Epilepsy is probably not something anyone tends to think about much. When we do, it’s probably connected with grand mal seizures and strangers. Certainly no one expects it to affect them — until the unthinkable happens and we or someone we love develops it.
Epilepsy is one of the most common disorders affecting the nervous system. It’s a blanket term used for seizures that have nothing to do with fevers, withdrawal, or something else of that nature. The brain sends random, confused signals to some part of the body and the body responds. That’s the essence of a seizure. You could compare it to a computer program crashing or the whole computer going to blue screen. And each seizure can be triggered by anything from stress to diet to flashing lights.
The most memorable seizures are grand mal seizures with complete loss of both consciousness and bodily control. But there are others that are even more common. Some seizures leave a person dazed and unaware until they pass. Others briefly paralyze some part of the body or alter a particular sense. (Most people with epilepsy would probably love for all their seizures to stay as mild as seeing blinking lights.)
Regardless of the types of seizures, uncontrolled epilepsy is invasive, blocking the person from some normal activities. Driving, for instance, isn’t an option when your brain might just stop telling your body how to drive while your foot’s on the gas pedal. Socializing becomes intimidating, especially if you tend to have more noticeable seizures. Other people’s reactions to the seizures can be their own level of hurt. Moreover, seizures wear on the body and drain energy. Even without any other limitations, it’s hard for anyone to get up and be themselves when they’re exhausted.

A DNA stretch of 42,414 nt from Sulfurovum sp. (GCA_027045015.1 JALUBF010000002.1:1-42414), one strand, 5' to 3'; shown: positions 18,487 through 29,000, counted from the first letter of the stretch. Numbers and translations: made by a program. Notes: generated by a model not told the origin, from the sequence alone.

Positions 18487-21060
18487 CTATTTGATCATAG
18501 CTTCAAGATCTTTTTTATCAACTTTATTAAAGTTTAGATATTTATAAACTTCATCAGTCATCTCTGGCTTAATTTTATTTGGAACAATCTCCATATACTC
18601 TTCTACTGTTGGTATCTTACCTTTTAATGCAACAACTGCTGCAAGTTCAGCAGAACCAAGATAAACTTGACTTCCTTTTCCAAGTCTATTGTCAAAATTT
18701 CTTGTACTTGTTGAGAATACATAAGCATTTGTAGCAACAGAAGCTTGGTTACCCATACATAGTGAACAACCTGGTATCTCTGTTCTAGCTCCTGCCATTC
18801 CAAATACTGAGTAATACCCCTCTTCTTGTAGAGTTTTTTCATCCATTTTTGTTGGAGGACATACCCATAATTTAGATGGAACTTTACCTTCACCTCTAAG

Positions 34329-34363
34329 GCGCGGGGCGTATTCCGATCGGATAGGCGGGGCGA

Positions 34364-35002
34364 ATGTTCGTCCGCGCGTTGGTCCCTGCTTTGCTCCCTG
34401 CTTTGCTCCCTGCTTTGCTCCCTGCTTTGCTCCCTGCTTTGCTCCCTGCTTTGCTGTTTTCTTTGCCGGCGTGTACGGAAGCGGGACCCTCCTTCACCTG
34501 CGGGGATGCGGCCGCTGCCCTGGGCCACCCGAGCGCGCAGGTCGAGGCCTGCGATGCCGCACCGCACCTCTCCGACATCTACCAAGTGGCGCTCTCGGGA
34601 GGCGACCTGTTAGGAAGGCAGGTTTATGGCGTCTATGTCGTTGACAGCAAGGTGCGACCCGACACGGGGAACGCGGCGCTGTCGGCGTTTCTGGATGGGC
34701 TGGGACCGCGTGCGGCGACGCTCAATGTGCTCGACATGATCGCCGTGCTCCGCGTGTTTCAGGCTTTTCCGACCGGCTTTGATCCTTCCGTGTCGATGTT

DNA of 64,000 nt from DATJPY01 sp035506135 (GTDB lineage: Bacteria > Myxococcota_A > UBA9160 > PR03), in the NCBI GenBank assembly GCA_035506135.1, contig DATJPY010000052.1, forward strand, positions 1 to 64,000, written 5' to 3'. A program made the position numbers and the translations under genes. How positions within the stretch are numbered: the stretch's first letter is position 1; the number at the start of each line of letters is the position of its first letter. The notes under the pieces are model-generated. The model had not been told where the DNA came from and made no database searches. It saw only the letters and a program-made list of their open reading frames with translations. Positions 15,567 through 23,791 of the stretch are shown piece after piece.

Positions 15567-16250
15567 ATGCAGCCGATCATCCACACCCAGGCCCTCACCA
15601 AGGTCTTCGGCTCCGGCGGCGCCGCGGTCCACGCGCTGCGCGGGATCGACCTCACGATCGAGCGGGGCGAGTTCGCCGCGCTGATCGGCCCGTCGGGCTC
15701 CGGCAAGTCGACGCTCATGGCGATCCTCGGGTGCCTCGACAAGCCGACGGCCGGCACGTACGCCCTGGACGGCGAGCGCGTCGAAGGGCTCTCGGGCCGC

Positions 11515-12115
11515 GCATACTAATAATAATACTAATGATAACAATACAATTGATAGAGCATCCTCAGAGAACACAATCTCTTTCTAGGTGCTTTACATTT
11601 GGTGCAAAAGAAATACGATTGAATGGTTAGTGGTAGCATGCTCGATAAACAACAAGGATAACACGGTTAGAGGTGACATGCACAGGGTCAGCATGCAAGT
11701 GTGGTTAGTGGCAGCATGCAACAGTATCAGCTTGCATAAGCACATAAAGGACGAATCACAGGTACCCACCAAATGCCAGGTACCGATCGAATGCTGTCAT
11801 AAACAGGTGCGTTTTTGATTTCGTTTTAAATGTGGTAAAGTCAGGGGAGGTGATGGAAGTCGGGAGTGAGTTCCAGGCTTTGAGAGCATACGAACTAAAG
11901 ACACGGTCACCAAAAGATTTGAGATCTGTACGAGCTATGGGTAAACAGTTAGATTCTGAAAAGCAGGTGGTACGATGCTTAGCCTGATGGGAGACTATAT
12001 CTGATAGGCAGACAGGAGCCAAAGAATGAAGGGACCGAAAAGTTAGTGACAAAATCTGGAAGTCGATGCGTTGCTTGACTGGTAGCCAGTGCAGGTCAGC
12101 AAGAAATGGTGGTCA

Fortunately, there are a number of medications out there to treat epilepsy. The anticonvulsant, Keppra, is one of them. Doctors prescribe it for various types of seizures and it can be used for children as young as four. It’s only taken either once or twice a day (much more convenient for long-term than some medications we can think of) and comes in several forms. There’s an extended release pill or, if you’re like us and really don’t like swallowing pills, there’s a dissolvable tablet and a liquid form. It’s also safe to continue taking during pregnancy.
But, of course, like all everything in life, there are downsides. Keppra can effect your mood and your kidneys, making it a risky drug for people with a history of mental illness and kidney disease. It also gets in breast milk so, if you’re pregnant and want to breastfeed, you’ll need to talk to your doctor about weaning off. Also, Keppra is one of those medications that is dangerous to simply stop taking.
The pros and cons will stack up differently for everyone. Many people may end up taking both Keppra and at least one other seizure medication. It’s not a decision to make alone but it can be worth it. But when you have a life to reclaim, having this option gives hope. Be sure to check for major discounts on epileptic medications on searchRx to see if you can save some cash all the while saving yourself from suffering with epilepsy.